boasts some ruins, those being of St. Anthony's Chapel, a 600 year old monastery. Some friends and I started at the parking lot
at the base, and spent about four hours or so hiking from there to Arthur's Seat to St. Margaret's Loch and up Salisbury Craigs.

Clouds rolled in soon after we began, but by the time we got to the top, 45 minutes later, they had burned off, giving us a view
of Edinburgh that was unmatchable.  As we hiked through certain areas, the ground was fairly well covered in rabbit pellets, and
I kept my eyes peeled for them, spotting a few of the creatures. Of the 40 or so countries I've been to, Scotland has always been
at the top of that list, an honor it shares with Turkey.  Between today's hike and yesterdays, it has solidified it's place on that list!


April 12- A friend asked if I wanted to take a day trip up north and see a little of the highlands after church. Perhaps do a bit
of hiking. I almost said no. I mean, we only had six hours or so, and we didn't have a plan, a route, or even a confirmation on
who was going. Anyways, I was going hiking the next day.  Still, it's always better to regret things you have  done than things
you haven't done, so I bit the bullet and said yes.  One or two dropped out, we picked up a couple more, and were over thirty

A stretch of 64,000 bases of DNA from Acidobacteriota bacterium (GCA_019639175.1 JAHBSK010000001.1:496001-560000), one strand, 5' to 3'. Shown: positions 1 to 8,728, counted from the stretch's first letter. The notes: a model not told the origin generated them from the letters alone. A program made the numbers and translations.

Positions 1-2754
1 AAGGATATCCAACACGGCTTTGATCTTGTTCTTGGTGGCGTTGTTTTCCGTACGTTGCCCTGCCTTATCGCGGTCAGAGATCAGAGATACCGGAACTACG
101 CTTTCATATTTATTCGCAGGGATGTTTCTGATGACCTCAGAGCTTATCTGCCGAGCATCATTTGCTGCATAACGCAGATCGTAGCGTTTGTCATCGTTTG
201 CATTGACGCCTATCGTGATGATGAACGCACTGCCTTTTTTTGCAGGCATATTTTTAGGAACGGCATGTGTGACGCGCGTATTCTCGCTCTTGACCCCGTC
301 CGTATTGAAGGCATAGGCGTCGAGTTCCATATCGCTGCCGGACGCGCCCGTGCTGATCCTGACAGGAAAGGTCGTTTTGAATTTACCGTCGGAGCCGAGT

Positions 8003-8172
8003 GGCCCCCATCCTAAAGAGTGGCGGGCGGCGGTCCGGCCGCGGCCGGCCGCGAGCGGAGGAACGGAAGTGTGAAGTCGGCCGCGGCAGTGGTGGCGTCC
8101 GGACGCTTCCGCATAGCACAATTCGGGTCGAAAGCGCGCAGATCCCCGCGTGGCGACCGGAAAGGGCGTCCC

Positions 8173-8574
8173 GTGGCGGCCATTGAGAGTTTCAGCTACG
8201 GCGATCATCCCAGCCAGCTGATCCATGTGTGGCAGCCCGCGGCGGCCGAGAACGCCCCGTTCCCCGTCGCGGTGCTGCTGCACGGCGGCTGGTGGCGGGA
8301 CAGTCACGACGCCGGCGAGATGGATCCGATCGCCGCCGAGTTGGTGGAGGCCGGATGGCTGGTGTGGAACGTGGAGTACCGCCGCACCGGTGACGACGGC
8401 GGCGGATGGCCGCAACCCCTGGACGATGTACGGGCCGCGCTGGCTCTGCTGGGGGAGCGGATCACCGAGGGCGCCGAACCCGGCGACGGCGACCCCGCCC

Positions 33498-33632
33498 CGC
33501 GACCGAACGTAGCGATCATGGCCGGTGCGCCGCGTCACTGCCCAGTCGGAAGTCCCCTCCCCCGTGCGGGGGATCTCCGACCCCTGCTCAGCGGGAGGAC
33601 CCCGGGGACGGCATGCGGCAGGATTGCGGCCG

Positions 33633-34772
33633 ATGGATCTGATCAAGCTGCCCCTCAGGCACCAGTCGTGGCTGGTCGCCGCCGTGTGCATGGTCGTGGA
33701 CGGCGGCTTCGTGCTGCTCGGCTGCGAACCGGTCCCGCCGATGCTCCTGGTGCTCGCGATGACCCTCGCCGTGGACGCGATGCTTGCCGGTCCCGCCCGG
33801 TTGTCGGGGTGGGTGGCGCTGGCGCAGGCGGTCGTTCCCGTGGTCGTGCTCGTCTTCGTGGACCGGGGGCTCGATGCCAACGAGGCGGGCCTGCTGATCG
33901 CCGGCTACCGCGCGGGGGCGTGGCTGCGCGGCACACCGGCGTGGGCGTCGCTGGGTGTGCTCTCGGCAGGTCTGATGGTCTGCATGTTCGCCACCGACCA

minutes late getting started.  We spent that half an hour forging some sort of plan by trying to cobble together seeing a 'loch',
seeing the highlands, getting off the highway, and doing a bit of hiking. We spent another 30-40 minutes in stop-and-go traffic
from Leith to the other side of the Forth Road Bridge, but once we were across, traffic opened up and we began a steady trek
 north. The suburbs soon gave way to rolling sheep meadows, like endless green carpets covered in white dots...some flat, but
most of them shooting up at impossible angles. I tried counting the sheep, but soon became drowsy and had to stop, lest I fall
asleep and miss the scenery.  The farmland itself gave way to sweeping desolate highlands,  each view more stunning than the
last. We managed to make a couple stops, squeezing out a few minutes at a brook by the roadside somewhere near Kingussie.

Another 30 minutes and we arrived at out destination, Cairngorms National Park. The name of the park translates as 'Blue Hills',
though the mountains are roughly reddish in color. We drove through the 'kickoff' town of Aviemore, which reminded me of the